In the novels set after the Change, Stirling addresses social change in a science fictional way; opposing forces shape what becomes the High Kingdom of Montival, in parts of which there are peasants — those who work the land at the behest of feudal lords and ladies — but no slaves. Jane Lindskold’s “The Hermit and the Jackalopes” follows the conflict between those with and those without power as this question is settled in the southwest, pitting powerful ranchers against skilled workers who feel they should be free to move away from injustice, all in the context of a land peopled in part by Native Americans.
Fending off the barbarians is the stock in trade of Kier Salmon’s “Tight Spot,” in which readers learn more about those crazy McClintocks, the other kilted people of Montival. And in John Birmingham’s “Fortune and Glory” readers can mull the meta-weirdness of characters from Birmingham’s Without Warning alternate history series appearing in Stirling’s alternate history setting; whether it is polite to bring one’s own sandwich to dinner is moot. The story is effective, fun, and the characters are memorable. As they should be, seeing as they have considerable life… elsewhere.
In The Protector’s War, travelers from England to the Pacific northwest describe arriving on the main isle from their smaller islands of refuge (teeming hordes spell doom for efforts to keep a smaller, sustainable population alive in civilized fashion) and discovering a coven had survived, well hidden within the New Forest in Hampshire. Jody Lynn Nye obliges readers with the tale of their survival in “The New Normal,” a story in which the nicest people possible have to adjust to certain changes in the everyday in order to continue.
Stirling peopled his anthology in part with authors he’s worked with in one capacity or another. Black Gate blogger Emily Mah, Tuckerized in the Emberverse as the Premier of Western Canada (What? You don’t know? I bet Wikipedia does!), appears to be one such. Her “A Missed Connection” provokes nostalgia in all of us who remember dial-up connectivity, the early days of email and chat rooms, and the social suspicion that went with all things electronic “back in the day.” In it, a character must face his Changed circumstances and reforge connection to his people even as they pull together to survive. And perhaps Mah reveals one reason why those of the Mormon faith were able to cohere so well after the Change, and not just because of the fabled stockpiling of provisions, a detail that appears in the very first Emberverse novel, Dies the Fire.
Stirling’s contribution, “Hot Night at the Hopping Toad” echoes that first novel in its setting and presents the reader with a sort of instant murder mystery for the heir of Montival to navigate. It serves as a good introduction to the anthology. He honors, and rightly so, Diana Paxson, with the final tale of the collection. “Deor” shows readers the Barony of Mist Hills, canonically mentioned in the Emberverse novels. By including Paxson, Stirling honors a true gem of the field, and she rises to the challenge with her excellent story of near-shipwreck, first contact with Montival, skulduggery, and romance.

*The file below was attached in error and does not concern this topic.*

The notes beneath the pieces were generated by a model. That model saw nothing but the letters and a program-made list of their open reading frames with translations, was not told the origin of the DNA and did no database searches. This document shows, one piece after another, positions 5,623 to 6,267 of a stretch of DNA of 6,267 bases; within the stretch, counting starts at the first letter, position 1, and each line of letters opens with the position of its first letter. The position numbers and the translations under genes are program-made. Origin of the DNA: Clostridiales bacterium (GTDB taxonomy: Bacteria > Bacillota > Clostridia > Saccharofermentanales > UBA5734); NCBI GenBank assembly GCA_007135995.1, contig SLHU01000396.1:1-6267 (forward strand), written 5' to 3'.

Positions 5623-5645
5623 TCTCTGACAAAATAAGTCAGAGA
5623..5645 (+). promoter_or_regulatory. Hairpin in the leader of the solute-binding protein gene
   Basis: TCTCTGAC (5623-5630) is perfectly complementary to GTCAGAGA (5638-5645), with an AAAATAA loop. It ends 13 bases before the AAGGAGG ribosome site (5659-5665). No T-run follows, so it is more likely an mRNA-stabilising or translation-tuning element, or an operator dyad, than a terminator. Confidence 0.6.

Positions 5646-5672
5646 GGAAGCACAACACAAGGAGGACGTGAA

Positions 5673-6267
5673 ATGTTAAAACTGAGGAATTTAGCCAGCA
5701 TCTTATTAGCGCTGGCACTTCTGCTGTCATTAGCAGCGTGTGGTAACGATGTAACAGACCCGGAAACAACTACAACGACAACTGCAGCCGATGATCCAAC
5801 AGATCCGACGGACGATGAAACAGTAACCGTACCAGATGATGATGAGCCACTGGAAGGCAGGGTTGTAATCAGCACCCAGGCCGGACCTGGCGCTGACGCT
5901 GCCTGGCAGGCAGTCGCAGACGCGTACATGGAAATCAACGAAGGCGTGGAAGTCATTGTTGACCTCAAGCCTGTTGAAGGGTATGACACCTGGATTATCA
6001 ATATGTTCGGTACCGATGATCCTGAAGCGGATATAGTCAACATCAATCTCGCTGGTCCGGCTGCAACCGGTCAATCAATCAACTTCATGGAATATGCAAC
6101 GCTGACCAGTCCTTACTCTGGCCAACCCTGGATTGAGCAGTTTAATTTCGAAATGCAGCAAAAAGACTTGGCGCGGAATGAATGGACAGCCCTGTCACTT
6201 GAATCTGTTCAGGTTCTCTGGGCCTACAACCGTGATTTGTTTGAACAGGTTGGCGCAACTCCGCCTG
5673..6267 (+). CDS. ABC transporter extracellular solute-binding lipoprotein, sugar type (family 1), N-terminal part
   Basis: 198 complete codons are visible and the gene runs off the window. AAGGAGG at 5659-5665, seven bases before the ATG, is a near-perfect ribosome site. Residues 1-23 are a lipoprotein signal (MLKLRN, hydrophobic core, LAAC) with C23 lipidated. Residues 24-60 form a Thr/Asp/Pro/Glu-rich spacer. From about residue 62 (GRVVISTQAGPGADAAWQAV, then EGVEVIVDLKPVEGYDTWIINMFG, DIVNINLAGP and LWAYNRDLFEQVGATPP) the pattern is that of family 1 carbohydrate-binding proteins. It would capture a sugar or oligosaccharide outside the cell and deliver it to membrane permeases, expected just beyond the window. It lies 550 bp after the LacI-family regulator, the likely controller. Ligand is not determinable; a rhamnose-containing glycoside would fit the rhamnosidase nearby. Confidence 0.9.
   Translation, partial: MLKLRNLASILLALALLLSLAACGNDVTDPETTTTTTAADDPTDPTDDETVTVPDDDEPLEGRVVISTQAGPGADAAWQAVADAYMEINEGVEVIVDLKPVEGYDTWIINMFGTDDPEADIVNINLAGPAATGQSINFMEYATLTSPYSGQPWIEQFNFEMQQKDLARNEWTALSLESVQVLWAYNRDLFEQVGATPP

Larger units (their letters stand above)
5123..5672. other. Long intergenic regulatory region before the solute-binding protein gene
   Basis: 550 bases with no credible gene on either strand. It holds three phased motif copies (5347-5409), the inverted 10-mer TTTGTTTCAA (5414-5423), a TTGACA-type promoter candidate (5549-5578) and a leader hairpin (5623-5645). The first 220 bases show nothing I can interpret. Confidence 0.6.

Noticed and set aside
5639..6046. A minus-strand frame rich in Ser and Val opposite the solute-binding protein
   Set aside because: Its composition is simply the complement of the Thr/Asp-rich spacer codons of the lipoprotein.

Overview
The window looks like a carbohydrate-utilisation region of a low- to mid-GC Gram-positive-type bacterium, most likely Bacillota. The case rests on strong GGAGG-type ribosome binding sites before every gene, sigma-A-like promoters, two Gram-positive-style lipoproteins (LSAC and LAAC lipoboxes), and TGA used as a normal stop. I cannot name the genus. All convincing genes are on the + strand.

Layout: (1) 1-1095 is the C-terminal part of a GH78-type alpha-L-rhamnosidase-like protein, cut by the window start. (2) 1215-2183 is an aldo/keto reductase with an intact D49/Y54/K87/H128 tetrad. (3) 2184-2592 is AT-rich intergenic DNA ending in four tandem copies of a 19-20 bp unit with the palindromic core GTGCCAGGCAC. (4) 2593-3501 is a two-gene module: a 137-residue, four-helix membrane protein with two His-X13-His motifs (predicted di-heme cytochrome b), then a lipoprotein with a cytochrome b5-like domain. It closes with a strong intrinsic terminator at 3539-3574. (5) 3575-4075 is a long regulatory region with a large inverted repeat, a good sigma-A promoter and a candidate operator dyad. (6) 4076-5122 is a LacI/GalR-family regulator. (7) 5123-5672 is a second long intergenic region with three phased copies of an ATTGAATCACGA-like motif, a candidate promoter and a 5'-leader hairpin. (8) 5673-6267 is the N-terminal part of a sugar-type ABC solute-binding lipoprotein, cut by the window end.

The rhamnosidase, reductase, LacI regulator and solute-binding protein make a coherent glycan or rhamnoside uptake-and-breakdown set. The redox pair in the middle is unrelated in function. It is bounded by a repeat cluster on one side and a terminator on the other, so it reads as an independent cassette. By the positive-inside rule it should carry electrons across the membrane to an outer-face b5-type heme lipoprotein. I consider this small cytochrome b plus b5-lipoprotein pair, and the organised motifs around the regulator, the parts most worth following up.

One of Stirling’s central conceits in Dies the Fire is that those with medieval skills, rule. His villain Norman Arminger, a knight of the Society for Creative Anachronism, comes to rule the area near Portland, Oregon. Were he real, he surely would known the first tourney held by the SCA occurred in Paxson’s back yard. More to the point, Paxson’s Westria novels clearly inspired Stirling, and the novels themselves in turn inspire Stirling’s fictional survivors of the Change. “Deor” nicely closes this loop; Paxson’s creation inspiring Sterling and in turn inspiring Paxson. A sterling act of honor, and a fine gift to readers. Win-win.
Anthologies can be difficult beasts. This one has a nice mix of recognized giant names, skilled authors who should be better known, and new or newer writers with an open future. Stirling has allowed some drift from his well-established model of the Emberverse, and that’s a good thing. By and large the stories don’t disturb (or don’t appear to disturb) the greater flow of Emberverse narrative, thereby not disturbing readers with work contrary to their previous experience. On the other hand these stories allow readers to enjoy more of what has made the Emberverse a very popular series.
For new readers, this is accessible; it certainly isn’t off limits without prior knowledge of the series. For those familiar with the Emberverse, The Change: Tales of Downfall and Rebirth is an excellent read overall. Out of 16 stories, some may not synch well with any one individual reader–but some or most will. Fans will likely make this a popular title.
Edward Carmien is a writer and scholar firmly in the orbit of the fantastic. He’s spent some of his recreational time learning skills useful in the fantasy milieu: he can ride a horse (poorly), shoot a bow (badly), hike long distances in the wilderness (pretty well), do others injury with the art of the empty hand (nowadays, who knows, he’s got five decades now…), operate small watercraft, and so on. Tabletop wargaming, gaming, computer gaming, CCG gaming, and cooking are some of his other pursuits.
A member of the SFWA and the SFRA, he writes (not enough), teaches (full time), parents, and husbands in and about Princeton, NJ. Check out his many crimes and misdemeanors in the fantasy field at edwardcarmien.com.